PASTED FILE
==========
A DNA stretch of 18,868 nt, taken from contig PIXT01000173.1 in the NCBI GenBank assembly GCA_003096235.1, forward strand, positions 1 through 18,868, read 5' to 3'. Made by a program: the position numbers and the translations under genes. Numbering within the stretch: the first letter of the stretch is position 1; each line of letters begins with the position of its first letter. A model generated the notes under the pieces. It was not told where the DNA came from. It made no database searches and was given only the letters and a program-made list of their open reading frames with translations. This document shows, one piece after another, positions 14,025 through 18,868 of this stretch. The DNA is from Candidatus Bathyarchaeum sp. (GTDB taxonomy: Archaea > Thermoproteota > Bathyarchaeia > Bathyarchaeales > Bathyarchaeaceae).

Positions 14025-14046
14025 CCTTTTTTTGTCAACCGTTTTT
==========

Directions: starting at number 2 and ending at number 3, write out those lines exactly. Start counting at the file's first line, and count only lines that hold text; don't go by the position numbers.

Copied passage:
Positions 14025-14046
14025 CCTTTTTTTGTCAACCGTTTTT